To increase the intellectual pluralism at the University of Connecticut, I have actively tried to use my column to interview those who aren’t well-represented on campus. In the past, I’ve interviewed Nathan Robinson of Current Affairs, a socialist magazine, and Nathan Cofnas, a controversial philosopher, and I plan to continue publishing interviews that provoke thought and consideration. Recently, I sat down with Michael Poliakoff, president of the American Council of Trustees and Alumni, to discuss his organization’s plans to improve academia. In the interest of transparency, I previously interned at ACTA, and I volunteer for the Braver Angels division of their work.
ACTA’s mission is as follows: “Launched in 1995, we are the only organization that works with alumni, donors, trustees, and education leaders across the United States to support liberal arts education, uphold high academic standards, safeguard the free exchange of ideas on campus and ensure that the next generation receives an intellectually rich, high-quality college education at an affordable price.”
We talked about the role of a trustee, whether academic freedom and freedom of expression are the same and the ethics of hoaxing. Is ACTA a disingenuous right-wing organization devoted to undermining academia, an important corrective to college orthodoxy or something else? You decide.
I have edited Poliakoff’s responses for clarity.
As president of ACTA, what does ACTA strive to do?
ACTA sees the free exchange of ideas as the lifeblood of education, especially education in the liberal arts. There’s no such thing as a full understanding of an idea when people aren’t free to investigate and think independently.
Universities hold a special place in society. The Woodward Report of 1974 is as true today as it was when it was written, explaining, “The history of intellectual growth and discovery clearly demonstrates the need for unfettered freedom, the right to think the unthinkable, discuss the unmentionable, and challenge the unchallengeable. To curtail free expression strikes twice at intellectual freedom, for whoever deprives another of the right to state unpopular views necessarily also deprives others of the right to listen to those views.”
Human progress is best represented by people who’ve spoken out against the prevailing norms to change society for the better. For example, a scientist who is honest will always try to prove him or herself wrong. They’ll try to falsify their hypothesis after creating it in order to create a push-and-pull. Taking away disconfirmation makes a mockery of education. An indispensable part of intellectual life is freedom of expression and the responsibility of maintaining it.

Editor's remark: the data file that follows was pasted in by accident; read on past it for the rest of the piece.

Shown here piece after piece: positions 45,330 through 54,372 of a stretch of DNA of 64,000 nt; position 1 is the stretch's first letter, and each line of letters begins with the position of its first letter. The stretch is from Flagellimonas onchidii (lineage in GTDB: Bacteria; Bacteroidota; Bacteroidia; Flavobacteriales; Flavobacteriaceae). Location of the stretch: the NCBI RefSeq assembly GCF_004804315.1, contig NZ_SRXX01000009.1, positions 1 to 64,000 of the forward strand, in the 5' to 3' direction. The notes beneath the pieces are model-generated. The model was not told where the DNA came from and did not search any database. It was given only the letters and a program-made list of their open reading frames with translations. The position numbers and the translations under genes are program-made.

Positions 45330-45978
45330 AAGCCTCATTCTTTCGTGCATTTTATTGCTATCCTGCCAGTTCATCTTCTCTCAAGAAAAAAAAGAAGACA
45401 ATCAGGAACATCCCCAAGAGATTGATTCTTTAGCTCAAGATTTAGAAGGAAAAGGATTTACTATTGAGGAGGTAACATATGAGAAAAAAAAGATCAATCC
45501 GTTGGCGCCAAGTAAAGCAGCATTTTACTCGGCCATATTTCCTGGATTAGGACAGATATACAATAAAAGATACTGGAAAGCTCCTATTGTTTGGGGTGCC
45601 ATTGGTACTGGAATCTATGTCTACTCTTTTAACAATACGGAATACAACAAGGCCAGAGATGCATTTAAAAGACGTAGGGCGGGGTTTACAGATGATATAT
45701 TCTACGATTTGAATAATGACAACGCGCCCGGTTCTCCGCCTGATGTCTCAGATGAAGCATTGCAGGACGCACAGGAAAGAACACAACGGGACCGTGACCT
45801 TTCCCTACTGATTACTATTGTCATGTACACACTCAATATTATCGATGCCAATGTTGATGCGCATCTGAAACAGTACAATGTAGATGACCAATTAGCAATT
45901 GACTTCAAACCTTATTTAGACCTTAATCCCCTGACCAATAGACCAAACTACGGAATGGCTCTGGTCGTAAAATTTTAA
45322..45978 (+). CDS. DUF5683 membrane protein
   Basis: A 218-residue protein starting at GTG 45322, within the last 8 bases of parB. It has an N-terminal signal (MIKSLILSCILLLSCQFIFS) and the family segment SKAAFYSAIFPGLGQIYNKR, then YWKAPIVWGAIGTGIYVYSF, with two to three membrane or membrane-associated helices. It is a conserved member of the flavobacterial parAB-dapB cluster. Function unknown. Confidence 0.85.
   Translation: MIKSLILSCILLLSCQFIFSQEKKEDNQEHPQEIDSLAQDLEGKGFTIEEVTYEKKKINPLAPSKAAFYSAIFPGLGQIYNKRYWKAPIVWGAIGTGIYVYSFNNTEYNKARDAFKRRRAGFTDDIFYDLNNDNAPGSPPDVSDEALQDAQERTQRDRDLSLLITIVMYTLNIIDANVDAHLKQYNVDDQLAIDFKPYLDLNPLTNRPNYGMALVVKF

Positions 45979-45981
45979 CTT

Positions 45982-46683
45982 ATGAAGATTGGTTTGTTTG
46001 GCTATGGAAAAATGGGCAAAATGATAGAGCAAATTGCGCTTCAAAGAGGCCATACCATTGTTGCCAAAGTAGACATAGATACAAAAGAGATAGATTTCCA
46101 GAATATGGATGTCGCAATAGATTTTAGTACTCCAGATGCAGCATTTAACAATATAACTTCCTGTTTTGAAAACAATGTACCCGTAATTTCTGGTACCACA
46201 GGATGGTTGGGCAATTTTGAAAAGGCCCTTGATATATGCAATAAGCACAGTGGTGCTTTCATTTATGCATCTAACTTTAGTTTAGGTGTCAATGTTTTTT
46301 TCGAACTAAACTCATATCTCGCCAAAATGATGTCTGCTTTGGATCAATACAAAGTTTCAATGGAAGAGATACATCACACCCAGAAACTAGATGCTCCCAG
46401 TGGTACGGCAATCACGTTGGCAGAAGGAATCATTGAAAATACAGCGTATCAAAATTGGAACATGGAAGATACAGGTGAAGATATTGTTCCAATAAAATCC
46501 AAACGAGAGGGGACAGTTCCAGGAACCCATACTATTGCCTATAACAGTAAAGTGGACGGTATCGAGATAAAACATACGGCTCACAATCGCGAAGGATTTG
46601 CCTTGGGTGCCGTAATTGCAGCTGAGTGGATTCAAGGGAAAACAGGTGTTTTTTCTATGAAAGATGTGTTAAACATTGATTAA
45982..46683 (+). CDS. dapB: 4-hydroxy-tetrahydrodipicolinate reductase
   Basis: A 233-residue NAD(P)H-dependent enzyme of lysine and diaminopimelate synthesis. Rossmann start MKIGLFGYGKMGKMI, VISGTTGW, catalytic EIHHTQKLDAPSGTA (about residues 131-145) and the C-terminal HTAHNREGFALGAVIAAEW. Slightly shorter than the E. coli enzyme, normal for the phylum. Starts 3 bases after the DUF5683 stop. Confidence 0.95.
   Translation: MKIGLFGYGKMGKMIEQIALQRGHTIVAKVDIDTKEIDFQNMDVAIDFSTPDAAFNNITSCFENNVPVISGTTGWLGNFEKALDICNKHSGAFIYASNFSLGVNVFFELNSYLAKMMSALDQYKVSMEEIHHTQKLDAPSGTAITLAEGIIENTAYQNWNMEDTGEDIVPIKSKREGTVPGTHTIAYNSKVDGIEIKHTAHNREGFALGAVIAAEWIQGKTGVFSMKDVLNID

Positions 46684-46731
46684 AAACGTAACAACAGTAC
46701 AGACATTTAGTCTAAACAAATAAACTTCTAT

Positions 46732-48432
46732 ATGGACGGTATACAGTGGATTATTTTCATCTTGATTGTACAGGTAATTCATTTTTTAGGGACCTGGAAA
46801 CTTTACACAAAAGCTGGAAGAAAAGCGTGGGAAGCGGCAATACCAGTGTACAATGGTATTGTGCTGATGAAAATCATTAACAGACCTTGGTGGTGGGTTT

Tell me a little more about ACTA’s Founding. When and why was it created?
In 1995, our founders Anne Neil and Gerry Martin recognized higher education was on a collision course that would take a system of higher education often referred to as the envy of the world and destroy its greatest aspects, such as high standards, the unfettered exchange of ideas and the responsible use of funding.
They worried the escalation of tuition costs would quickly become ungovernable, creating a barrier to higher education. The encroachment on the free exchange of ideas was also becoming a real danger to higher education. We were troubled by the breakdown of academic standards. Repeatedly, the boards of trustees were not living up to their fiduciary duties of ensuring their campuses remained affordable places of free and rigorous academic inquiry.
Why boards of trustees?
Ultimately, the duty and responsibility for everything that happens on campus rests on the board [of trustees], which delegates those functions to faculty and the administration. The responsibility remains with them for the policy of the university.
Whether it’s fiscal or academic quality or student life, trustees remain the fiduciaries whose duty it is to create and correct the course when things are not going as they should. They are obligated to create policies that ensure the best education at lowest cost.
ACTA’s primary mission is to encourage trustees to embrace that role, and to be informed and engaged stewards as opposed to being timid or retiring. Trustees are positioned to ask tough questions and take tough actions. They are not beholden to any constituency and have a duty to serve the nation. Almost every institution takes taxpayer money through Title IV. Universities receive heaps of taxpayer money to say nothing of federal and state grants. The trustees’ duty is to the public, and they serve the public through the institution.
What are the best practices of the board of trustees?
Probably most important is being engaged and highly informed, which means taking the time to get the data sets they need to successfully do their jobs. Some data doesn’t automatically make its way onto the board book. It also requires asking questions like “Do we have a way of ensuring that we aren’t building before using resources we have?” or “What is our ratio of expenditure on administration versus instruction?”
One way ACTA helps trustees is by creatingtools to help understand spending on student services versus instruction. Trustees should look at every expenditure as if it comes out of their own pockets, because money either comes from students or the backs of the taxpayer.
They need to be absolutely certain what they spend is worth it and should be good stewards because the university relies on them. They need to look outside their own institutions because the best practices around the nation aren’t simply “this is the way we do it.” Why is it that Purdue can keep tuition frozen while other institutions don’t? Why do other institutions have administrators with tears rolling down their faces explaining why tuition needs to get raised? Successful models of administration come from around the nation.